Gillings School alumna awarded Fogarty Global Health Fellowship
August 1, 2017
Amy Huber, PhD, 2017 alumna in epidemiology at UNC’s Gillings School of Global Public Health, is one of 18 recipients of a 2017-2018 UJMT Fogarty Global Health Fellowship. The fellowship provides training opportunities in global health research for selected junior faculty members, postdoctoral fellows and predoctoral scholars.
The UJMT Fogarty Global Health Fellows Program, administered through a consortium of four universities – University of North Carolina, Johns Hopkins, Morehouse and Tulane (UJMT), is funded by the National Institutes of Health (NIH). NIH recently renewed funding through 2022 to support mentored training at 16 affiliated sites in low- and middle-income countries.
The coordinating center for the program, directed by Benjamin Chi, MD, professor of obstetrics and gynecology, is based at the UNC Institute for Global Health and Infectious Diseases. Other institutional directors include Yuka Manabe, MD (Johns Hopkins), Kofi Kondwani, PhD (Morehouse), and Pierre Buekens, MD (Tulane).
Huber will live in South Africa for one year, working on the project, “Are They Really Lost? Tracking Transfers and Lost to Follow Up HIV-infected Individuals Through the South African National Health Laboratory Service Database.”
“The project,” Huber said, “aims to assess the accuracy of and calculate a corrective factor for clinic-level loss at 10 public health clinics in South Africa.”
The fellowship has a successful track record in training the next generation of global health researchers, both from the U.S. and abroad. Over its first five years, the program supported 132 doctoral and postdoctoral trainees.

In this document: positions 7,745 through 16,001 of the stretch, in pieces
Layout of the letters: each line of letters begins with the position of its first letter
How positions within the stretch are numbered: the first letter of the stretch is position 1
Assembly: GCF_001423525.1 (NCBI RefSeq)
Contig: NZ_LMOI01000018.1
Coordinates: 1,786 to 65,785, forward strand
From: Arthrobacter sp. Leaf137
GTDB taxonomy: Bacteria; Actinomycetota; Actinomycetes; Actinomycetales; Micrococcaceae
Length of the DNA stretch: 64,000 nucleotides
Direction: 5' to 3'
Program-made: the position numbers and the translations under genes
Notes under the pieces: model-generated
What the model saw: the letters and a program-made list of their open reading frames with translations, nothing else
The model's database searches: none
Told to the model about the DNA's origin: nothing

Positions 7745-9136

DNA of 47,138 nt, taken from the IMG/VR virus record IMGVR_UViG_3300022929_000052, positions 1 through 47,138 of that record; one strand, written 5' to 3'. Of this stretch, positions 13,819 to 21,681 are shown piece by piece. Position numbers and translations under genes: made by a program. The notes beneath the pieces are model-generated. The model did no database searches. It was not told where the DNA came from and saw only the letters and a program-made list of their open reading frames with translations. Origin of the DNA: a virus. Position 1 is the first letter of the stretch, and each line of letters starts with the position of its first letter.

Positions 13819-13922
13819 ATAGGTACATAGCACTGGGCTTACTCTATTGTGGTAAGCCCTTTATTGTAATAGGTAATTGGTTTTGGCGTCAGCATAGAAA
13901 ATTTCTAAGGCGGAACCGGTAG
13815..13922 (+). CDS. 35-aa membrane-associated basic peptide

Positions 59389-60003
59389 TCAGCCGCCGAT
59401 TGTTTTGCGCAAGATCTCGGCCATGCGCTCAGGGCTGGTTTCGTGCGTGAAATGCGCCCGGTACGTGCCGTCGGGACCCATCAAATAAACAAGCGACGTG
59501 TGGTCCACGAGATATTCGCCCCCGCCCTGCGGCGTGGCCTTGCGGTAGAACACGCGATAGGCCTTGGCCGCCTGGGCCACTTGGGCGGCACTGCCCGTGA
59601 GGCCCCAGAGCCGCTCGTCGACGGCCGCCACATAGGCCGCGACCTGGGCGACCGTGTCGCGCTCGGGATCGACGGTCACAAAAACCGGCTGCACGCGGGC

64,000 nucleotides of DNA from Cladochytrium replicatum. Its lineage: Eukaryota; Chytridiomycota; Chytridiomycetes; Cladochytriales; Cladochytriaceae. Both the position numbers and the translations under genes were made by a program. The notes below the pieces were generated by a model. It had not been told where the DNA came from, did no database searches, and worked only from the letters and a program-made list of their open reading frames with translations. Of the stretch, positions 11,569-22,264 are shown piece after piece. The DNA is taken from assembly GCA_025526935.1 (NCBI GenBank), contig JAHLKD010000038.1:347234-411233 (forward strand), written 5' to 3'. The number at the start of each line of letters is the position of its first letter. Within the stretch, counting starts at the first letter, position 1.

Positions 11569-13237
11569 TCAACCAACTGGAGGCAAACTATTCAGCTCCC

More than half of the postdoctoral fellows have taken academic positions after completing the program. Many have successfully competed for research funding, including from the NIH, to become independently funded investigators.
In the 2017-2018 academic year, the program will receive approximately $1 million from the NIH to support 18 trainees. Of these, nine are doctoral students and nine are postdoctoral fellows; five are foreign nationals working at one of the consortium’s affiliated sites.
Trainees receive stipend, travel and research funding as part of their 12-month appointment, where they conduct research at an established international site. They are mentored by experts across a wide range of scientific areas and disciplines, including HIV/AIDS, noncommunicable diseases, emerging infections, cancers, mental health, neurologic disorders and women’s health.
Funding in 2017-2018 will come from different institutes/centers within the NIH, including the Fogarty International Center; the National Heart, Lung, and Blood Institute; the National Institute of Mental Health; the National Institute of Neurological Disorders and Stroke; the National Institute of Nursing Research, and the National Institute of Environmental Health Sciences.
More information about the program can be found here.